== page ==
Can Microgrids Bring Low-Carbon Power to Tens of Millions of People?
Photo Credit: Shutterstock.com/ Chones
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Bharath Kumar was furious that the lights went out an hour early. His candy-making operation in the village of Tamkuha, in northern India, had been plunged into darkness at mid-batch, forcing him to use a weak, battery-powered lantern to manage his boiling pots.
"If I knew that the power would be shut off an hour earlier, I would not have mixed the sugar in the flour," he fumed. "This is not the first time. I will keep a record of when the power is switched off every night and show this when they come for collections."
People everywhere complain about the power company, but Kumar’s power company has an unusual challenge. Husk Power provides light bulbs and a small amount of electricity to about 200,000 people in 300 tiny farming villages across the state of Bihar that have never been touched by the electric grid. Each village has a generator powered by burning and gasifying rice husks, a byproduct of farming that is otherwise wasted.
The six-year-old company is one of numerous startups that are trying to build carbon-free or low-emissions "microgrids" to light up rural villages across India. The need is enormous. Roughly 300 million Indians living in 80 million households — about a quarter of the country’s population of 1.2 billion — do not have access to electricity. According to the World Bank, per capita electricity consumption in India, centered mainly in cities and towns, is 684 kilowatt hours — just 1/20th of the United States’ per capita consumption of 13,246 kilowatt hours.
Nearly all microgrids in India are powered by solar photovoltaic panels, with the exception of 20 to 30 networks that run on hydropower in the states of Karnataka and Uttarakhand and the biomass-powered grids operated by Husk. To date, microgrids provide just a tiny fraction of India’s overall power needs. Although no comprehensive statistics exist on the number of microgrids, a conservative count shows that they serve at least 125,000 households in India, divided mostly between large, government-sponsored projects in the North Indian states of Chhattisgarh and West Bengal and private ventures centered on Uttar Pradesh and Bihar. Uttar Pradesh and Bihar are among the most rural and least electrified states in India — a countryside packed with tens of millions of people, united by darkness.
India’s Ministry of New and Renewable Energy, through its National Solar Mission, has set the highly ambitious goal of replacing kerosene lamps with 20 million solar lighting systems — powered by microgrids, solar panels on individual homes, or solar lanterns — by 2022. The microgrid sector is dominated by smaller enterprises like the four I visited in India: Mera Gao Power, Naturetech Infrastructure, Minda NexGenTech, and Husk. Most microgrid entrepreneurs hope their trajectory will follow that of the mobile-phone industry, which starting in the late 1990s transformed life in the countryside by bypassing land lines and enabling villagers to communicate with the outside world. The goal with microgrids is to bypass altogether India’s inadequate power system and troubled grid.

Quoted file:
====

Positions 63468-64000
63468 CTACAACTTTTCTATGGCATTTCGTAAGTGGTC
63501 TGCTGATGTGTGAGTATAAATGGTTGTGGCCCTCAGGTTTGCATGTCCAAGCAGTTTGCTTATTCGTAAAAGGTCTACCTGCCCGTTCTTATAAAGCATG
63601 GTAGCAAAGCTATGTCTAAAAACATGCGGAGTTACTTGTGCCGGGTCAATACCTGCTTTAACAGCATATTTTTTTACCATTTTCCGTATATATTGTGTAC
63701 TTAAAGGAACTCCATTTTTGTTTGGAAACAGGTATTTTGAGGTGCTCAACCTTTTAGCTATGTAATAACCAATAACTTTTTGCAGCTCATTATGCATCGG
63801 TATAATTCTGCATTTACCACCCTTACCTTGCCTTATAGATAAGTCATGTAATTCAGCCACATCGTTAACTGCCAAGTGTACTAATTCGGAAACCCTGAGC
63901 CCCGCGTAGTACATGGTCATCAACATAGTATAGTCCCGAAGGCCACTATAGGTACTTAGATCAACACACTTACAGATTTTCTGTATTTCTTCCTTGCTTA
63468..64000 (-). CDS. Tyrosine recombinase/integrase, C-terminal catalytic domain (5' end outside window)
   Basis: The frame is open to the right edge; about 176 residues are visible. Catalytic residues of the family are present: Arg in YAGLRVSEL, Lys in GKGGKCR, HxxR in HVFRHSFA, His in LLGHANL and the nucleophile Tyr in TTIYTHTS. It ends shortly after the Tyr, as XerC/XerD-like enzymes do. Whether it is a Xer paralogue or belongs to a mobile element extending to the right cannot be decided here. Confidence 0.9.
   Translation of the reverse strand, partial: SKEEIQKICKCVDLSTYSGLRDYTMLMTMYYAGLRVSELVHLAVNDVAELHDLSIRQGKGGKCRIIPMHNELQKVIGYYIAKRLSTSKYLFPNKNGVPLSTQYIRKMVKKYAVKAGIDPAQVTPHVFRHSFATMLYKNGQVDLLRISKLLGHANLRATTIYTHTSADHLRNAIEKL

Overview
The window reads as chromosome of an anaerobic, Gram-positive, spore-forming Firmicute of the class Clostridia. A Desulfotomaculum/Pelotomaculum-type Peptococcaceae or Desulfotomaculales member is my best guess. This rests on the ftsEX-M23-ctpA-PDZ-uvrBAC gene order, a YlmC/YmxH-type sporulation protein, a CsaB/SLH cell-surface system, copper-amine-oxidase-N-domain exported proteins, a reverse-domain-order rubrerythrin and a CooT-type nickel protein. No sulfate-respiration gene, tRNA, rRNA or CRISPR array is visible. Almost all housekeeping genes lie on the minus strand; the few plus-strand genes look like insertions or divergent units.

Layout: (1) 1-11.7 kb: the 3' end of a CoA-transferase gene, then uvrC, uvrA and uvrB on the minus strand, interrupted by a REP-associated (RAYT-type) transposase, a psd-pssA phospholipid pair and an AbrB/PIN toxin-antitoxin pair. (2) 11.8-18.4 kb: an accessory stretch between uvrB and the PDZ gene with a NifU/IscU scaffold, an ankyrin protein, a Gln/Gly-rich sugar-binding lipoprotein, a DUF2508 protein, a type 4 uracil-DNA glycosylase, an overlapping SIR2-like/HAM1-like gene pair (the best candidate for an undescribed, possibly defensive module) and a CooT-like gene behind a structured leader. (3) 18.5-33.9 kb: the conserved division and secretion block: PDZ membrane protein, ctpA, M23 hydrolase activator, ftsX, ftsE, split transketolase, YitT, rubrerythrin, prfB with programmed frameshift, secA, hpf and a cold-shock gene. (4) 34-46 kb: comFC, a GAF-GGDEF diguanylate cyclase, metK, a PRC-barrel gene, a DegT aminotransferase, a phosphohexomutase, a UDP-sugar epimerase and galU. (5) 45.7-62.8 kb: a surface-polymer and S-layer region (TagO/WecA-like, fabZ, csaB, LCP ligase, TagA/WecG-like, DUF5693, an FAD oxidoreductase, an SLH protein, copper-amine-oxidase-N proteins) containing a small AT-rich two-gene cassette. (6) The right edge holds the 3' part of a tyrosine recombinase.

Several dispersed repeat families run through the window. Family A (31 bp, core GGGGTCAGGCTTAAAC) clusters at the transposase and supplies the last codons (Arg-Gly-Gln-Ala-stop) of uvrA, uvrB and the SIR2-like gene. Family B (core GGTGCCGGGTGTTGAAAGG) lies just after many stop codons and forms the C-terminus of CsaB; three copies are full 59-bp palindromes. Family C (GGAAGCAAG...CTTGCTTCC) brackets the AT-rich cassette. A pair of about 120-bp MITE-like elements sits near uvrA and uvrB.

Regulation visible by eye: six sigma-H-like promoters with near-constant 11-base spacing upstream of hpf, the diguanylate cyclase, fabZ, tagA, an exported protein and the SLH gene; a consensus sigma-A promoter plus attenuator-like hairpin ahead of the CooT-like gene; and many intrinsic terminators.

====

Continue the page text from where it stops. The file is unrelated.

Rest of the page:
"We argue that that villages and remote hamlets that are off the main grid can leapfrog into sustainable power access via solar PV (photovoltaic) mini-grids as a long-term solution rather than as a stop-gap 'till the time the grid comes,'" says a report on solar microgrids written by the Observers Research Foundation of Mumbai. "An Energy Revolution akin to the Green Revolution in Agriculture in the ’70s needs to be brought about."
Microgrid companies like Mera Gao Power offer a modest and rapidly installed infrastructure, serving as few as 20 customers from a small set of solar panels that often produce only a few kilowatts. One day in a village in Uttar Pradesh I saw how easy it is to install a microgrid. A team of four workers from Mera Gao strung lights to about 40 households. They attached the cables along house eaves and through the trees. (In other towns, installers use the abandoned poles of failed government power projects.) With the addition of two solar panels and a bank of lead-acid batteries, the system was good to go.